Story: McKenna, John and McKenna, Thomas
Page 1 - McKenna, John and McKenna, Thomas
This biography was written by Claire Hills and was first published in the Dictionary of New Zealand BiographyVolume 3, 1996
John and Thomas McKenna were born to Patrick McKenna and his wife, Margaret Wallace, who farmed in Newpark, Kilmaganny, County Kilkenny, Ireland. John is said to have been born on 20 February 1860 and Thomas on 21 December 1864. The brothers attended St Kieran's College and trained for the priesthood at St John's College, Waterford, and at the Knocktopher seminary.
John McKenna was ordained in 1883 and volunteered for the New Zealand mission. For a time he assisted at St Mary's Cathedral, Wellington, then in 1887 he became the parish priest of St Patrick's Church, Masterton. The Catholics, few in number, were mainly of Polish or Irish origin. Within weeks of his arrival McKenna realised that there was far too much work in the district for one man: the parish stretched from Pahiatua to Featherston and Martinborough. Thomas McKenna, who had just been ordained at St Mary's Cathedral, Kilkenny, was on his way to New Zealand. When he reached Wellington on 2 March 1888 his brother was there to meet him, and they travelled up to Masterton on the same day. Within a fortnight Thomas was appointed as curate in Masterton. He served there until 1891, then was stationed at Patea until 1894.
John and Thomas McKenna were able administrators and outstanding pastoral priests who together laid the foundation of the Catholic church in Wairarapa. When Pahiatua was established as a separate parish in 1894, Thomas returned as its first priest. The parish included Woodville, Pahiatua and surrounding country districts. He travelled widely in a gig across an often wild countryside of rough bush tracks and fast-flowing rivers to deliver instruction and offer Mass and the sacraments. When the Pahiatua church became too small, he joined his parishioners in clearing a new site. A church was built at Woodville and another at Hamua on land provided by the prominent Wairarapa Maori leader Nireaha Tamaki. John McKenna successfully overcame the financial difficulties of his parish, and oversaw the creation of a separate parish south of Masterton in 1900. He enlarged St Patrick's Church in 1902 and built new churches at Eketahuna and Mauriceville. In his 43 years in Masterton he trained 23 curates.
In the 1890s Catholic education in Wairarapa was still in the hands of lay teachers. John McKenna obtained six sisters of the Congregation of St Brigid from Australia in 1898, and from 1899 secondary education for girls became available at St Bride's Boarding and Day High School (later St Bride's College); co-educational primary education was already available at St Patrick's School. Thomas McKenna established a branch of the same order at Pahiatua in 1906. He offered them the use of the presbytery as a temporary convent, and moved into a small cottage in Tyndall Street until the convent was built in 1912. Catholic education in Pahiatua started in the old Anglican church in Sedcole Street, which was leased for the purpose until St Anthony's Convent School was built in 1918.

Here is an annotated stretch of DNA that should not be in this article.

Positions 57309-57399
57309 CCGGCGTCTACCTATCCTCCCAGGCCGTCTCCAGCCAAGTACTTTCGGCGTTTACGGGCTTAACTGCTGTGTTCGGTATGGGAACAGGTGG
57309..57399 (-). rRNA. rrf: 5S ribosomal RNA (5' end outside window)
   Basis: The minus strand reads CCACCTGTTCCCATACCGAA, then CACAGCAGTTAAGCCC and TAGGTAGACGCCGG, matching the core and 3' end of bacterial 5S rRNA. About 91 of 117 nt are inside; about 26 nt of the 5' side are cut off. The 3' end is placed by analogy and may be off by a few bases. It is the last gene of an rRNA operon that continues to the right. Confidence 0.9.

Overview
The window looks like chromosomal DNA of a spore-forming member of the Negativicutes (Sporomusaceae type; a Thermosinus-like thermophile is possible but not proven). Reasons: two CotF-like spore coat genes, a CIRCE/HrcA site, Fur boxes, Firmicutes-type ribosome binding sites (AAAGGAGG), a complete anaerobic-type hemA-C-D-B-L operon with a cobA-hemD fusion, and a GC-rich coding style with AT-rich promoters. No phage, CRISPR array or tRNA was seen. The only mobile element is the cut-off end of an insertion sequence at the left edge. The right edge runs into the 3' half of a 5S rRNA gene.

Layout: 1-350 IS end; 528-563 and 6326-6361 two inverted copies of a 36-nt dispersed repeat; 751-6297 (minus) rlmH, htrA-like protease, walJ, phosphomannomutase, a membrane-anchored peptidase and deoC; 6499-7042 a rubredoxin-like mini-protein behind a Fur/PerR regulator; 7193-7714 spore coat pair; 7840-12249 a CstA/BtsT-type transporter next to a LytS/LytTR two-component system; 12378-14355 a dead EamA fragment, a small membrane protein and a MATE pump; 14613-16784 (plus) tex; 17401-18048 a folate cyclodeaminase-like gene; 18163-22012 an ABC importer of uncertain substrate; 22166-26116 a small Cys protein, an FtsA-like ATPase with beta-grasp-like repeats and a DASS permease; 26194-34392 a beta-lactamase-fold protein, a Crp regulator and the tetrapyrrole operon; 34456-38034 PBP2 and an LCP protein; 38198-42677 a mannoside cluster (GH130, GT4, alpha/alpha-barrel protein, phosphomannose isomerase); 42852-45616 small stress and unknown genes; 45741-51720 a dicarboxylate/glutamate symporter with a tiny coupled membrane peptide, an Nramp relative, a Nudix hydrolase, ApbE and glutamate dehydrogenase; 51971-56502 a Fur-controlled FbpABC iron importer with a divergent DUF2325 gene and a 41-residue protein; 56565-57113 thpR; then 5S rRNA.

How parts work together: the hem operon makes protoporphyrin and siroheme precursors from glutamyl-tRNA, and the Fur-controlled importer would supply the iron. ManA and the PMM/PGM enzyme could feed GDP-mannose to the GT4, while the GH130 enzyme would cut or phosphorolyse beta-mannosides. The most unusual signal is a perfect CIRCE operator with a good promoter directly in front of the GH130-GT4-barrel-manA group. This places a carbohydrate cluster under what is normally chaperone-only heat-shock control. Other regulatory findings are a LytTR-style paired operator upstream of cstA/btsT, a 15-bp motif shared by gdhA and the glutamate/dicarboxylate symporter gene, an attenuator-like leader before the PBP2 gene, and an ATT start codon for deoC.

In 1928 a new St Patrick's School was opened in Queen Street, Masterton. John McKenna contributed £1,000 towards the £5,000 cost. With an astute eye to the future he acquired the large Chapel Street property known as The Fish Ponds, which had originally been used for raising trout. The new St Bride's College was built on this site in 1970; it was later to become the third St Patrick's School.
John and Thomas McKenna were known for their ability to mix easily with people of widely varying backgrounds and for their lack of sectarianism. Wellington's rabbi, Herman van Staveren, was a personal friend of John McKenna, and McKenna stated that no attempt would be made to alter the religious beliefs of any non-Catholic children who happened to attend St Bride's school.
Thomas McKenna left Pahiatua in 1919 for St Anne's parish in Newtown, Wellington, and later ministered at New Plymouth. John became a prominent figure in the hierarchy of the Wellington diocese. He was made a dean in 1899 and vicar general of the archdiocese in 1913, with the title of monsignor. He was created domestic prelate in 1915, and in 1926 became the first national director of the Work of the Propagation of the Faith.
Both John and Thomas McKenna were famous throughout Wairarapa as enthusiastic sportsmen and able athletes. They represented Wairarapa at rugby, playing under their mother's maiden name, and Thomas refereed the first representative game between Wairarapa and Marlborough at Pahiatua in 1894. Both were excellent players of tennis and cricket. John was patron of the Wairarapa Rugby Football Union and the Masterton Lawn Tennis Club, a founding member of the Wairarapa Amateur Athletic and Cycling Club in 1893 (he broke the cycling record between Masterton and Carterton in 1895), and a member of the Masterton Gymnasium committee. He also played hockey and bowls. Community cultural organisations benefited from his participation and support: he was at various times vice president of the Masterton Operatic Society, the Masterton Juvenile Amateur Operatic Society and the Masterton Private Band.
Thomas McKenna died at New Plymouth on 8 July 1923; John McKenna died at Masterton on 13 April 1930. Their work and devotion to duty had earned them the affection of all sections of the Wairarapa community.